JT, can you not get rid off this troll? He reduces any attempt at a thoughtful discussion to asinine remarks and personal attacks on those who opine that Japan is less than the heaven of his dreams.

    • Japanese Bull Fighter

      Where is the personal attack in this posting? It is you who are making a personal attack!

    • Japanese Bull Fighter

      You do know, don’t you, that you can flag posts as inappropriate. If you move your mouse into the upper right corner, you will see a flag icon. You click on it to flag a post as inappropriate.

      I would also suggest your click on “commenting policy” at the top of the comments. I just reread it. I don’t see your name or that of Steve Jackman listed as moderators.

      I also do not see anything in the commenting policy that says that any and all comments about Japan need be negative.

      Also to quote from the commenting policy:

      Don’t generalize about nationality.

      Bring something to the conversation. Just agreeing with a commenter, or saying “good/bad story” isn’t advancing the dialogue.

      Make sure the comment is related to the story and the discussion.

  • Gary Raynor

    JimmyJM Japanese Bull Fighter • an hour ago
    That is also the price quoted in Amazon. Even the Kindle version is $131.62. Excessive.
    Not really Jimmy. It’s the norm for specialized academic books. That’s not to say I agree with it, but it’s in the price range that is familiar too me.
    With Kindle, you can, after a few months, rent the book for a month. That’s how I normally get round it.

    • Japanese Bull Fighter

      No, it’s not the norm for specialzied academic books overall. UK published books tend to be much more expensive than US published books.

  • Tim Johnston

    A country slow to adapt with the 21st century and the village mentality with the isolation and lack of international standards has set Japan back as an industrialized nation. Being the third largest economy it’s amazing how few people can speak English. On one hand it’s good Japan has held on to it’s identity.
    With the emergence of China and the influx of Chinese tourists. Japan will need to begin to adapt to differences and either learn English or Japanese.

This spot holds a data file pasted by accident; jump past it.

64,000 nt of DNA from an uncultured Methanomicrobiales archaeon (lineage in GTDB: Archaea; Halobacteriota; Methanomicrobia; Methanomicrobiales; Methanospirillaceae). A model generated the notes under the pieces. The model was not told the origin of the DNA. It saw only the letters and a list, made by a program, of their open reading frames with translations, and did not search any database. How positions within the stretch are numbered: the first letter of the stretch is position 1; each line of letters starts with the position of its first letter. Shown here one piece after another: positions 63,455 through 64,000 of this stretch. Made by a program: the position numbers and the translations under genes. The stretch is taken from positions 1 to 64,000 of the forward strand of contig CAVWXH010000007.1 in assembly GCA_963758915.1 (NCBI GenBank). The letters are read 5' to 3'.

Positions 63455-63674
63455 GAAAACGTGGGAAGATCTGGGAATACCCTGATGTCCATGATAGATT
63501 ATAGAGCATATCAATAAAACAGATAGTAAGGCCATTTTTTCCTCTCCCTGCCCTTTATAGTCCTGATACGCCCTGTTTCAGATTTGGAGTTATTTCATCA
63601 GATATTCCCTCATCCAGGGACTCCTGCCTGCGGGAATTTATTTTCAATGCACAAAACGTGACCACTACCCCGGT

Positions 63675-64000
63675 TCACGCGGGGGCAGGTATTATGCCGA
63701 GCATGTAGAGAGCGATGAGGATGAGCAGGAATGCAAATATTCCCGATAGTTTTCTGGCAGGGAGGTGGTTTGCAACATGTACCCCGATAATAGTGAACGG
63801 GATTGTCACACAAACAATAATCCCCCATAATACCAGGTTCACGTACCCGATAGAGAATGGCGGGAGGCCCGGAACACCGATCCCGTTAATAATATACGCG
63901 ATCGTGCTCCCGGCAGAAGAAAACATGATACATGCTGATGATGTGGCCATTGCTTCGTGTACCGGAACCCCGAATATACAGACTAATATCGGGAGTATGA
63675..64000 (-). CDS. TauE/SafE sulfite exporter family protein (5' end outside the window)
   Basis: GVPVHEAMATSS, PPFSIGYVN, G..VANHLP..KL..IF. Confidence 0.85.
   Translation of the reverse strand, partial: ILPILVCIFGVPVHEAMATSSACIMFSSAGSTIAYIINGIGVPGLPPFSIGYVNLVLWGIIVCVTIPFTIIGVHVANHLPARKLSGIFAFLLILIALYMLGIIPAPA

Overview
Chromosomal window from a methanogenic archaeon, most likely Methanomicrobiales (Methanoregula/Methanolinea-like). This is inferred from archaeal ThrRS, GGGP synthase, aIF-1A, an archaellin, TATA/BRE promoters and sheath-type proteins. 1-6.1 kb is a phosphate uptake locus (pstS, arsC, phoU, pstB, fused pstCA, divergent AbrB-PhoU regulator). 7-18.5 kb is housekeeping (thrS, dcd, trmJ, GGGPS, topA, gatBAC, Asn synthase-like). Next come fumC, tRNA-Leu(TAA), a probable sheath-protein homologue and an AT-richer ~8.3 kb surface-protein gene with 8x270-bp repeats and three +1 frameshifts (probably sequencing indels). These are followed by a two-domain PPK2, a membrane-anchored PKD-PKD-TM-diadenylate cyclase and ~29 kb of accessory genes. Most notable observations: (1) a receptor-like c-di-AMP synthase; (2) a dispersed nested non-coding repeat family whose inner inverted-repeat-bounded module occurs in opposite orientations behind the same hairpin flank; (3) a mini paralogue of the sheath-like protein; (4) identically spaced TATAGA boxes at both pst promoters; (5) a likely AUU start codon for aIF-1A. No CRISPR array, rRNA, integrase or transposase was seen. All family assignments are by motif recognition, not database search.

The bubble has long passed and the emergence of India,China, Brazil and other countries with cheap labor costs will force Japanese companies into turmoil. You always here people talking about the population problem in Japan to keep up with it’s expected growth.

    in a country of 128,000 million and less and less jobs. Japan shouldn’t fret over it’s population decrease but embrace it. ever been on a rush hour train. Might be a good thing.

    On a positive note the bribes with the politicians and Yakuza seems to have been getting better or at least brushed under the carpet. Things have become better in Japan in the last 2 decades minus the economic woes. Now Abe is raising the taxes and giving everyone a personal number in hopes of keeping everyone in line to get more tax revenue.
    Lets just hope he helps the people who need it and doesn’t line his own pockets like so many past Japanese Politicians ex: (Ryutaro Hashimoto to name one of too many)

  • Pierce Langdon

    So, has anyone read the book? I haven’t seen any reviews and I’m hesitant to buy it until I do.

  • Paul Martin

    Excellent analysis by a former Ambassador from my country of citizenship. Even though my Sons have been married to Japanese and my grandchildren are part Japanese we have felt extreme prejudice here especially when dealing with immigration, it seems that department has it’s share of anti gaijin bigots as I am sure many foreigners will agree !
    We like Japan, it is safe, good food and friendly people on a whole, but the government and bureaucrats, as correctly pointed out in this essay are on the WRONG track and some day inevitable foreigners will reach their peak of tolerance and either form solid unions or leave Japan if and when that happens the Japanese
    people will suddenly realize the FOLLY of those in authority on power and superiority trips who hold the repressive reigns of power at every crucial level!

  • Paul Martin

    Excellent analysis by a former Ambassador from my country of citizenship. Even though my Sons have been married to Japanese and my grandchildren are part Japanese we have felt extreme prejudice here especially when dealing with immigration, it seems that department has it’s share of anti gaijin bigots as I am sure many foreigners will agree !
    We like Japan, it is safe, good food and friendly people on a whole, but the government and bureaucrats, as correctly pointed out in this essay are on the WRONG track and some day inevitable foreigners will reach their peak of tolerance and either form solid unions or leave Japan if and when that happens the Japanese
    people will suddenly realize the FOLLY of those in authority on power and superiority trips who hold the repressive reigns of power at every crucial level!

    “I am… against all violations of the Constitution to silence by force and not by reason the complaints or criticisms, just or unjust, of our citizens against the conduct of their agents.” –Thomas Jefferson

  • Jonathan Fields

    The same applies to you. If you don’t like criticism of Japan, stay off of a news and opinion website about Japan.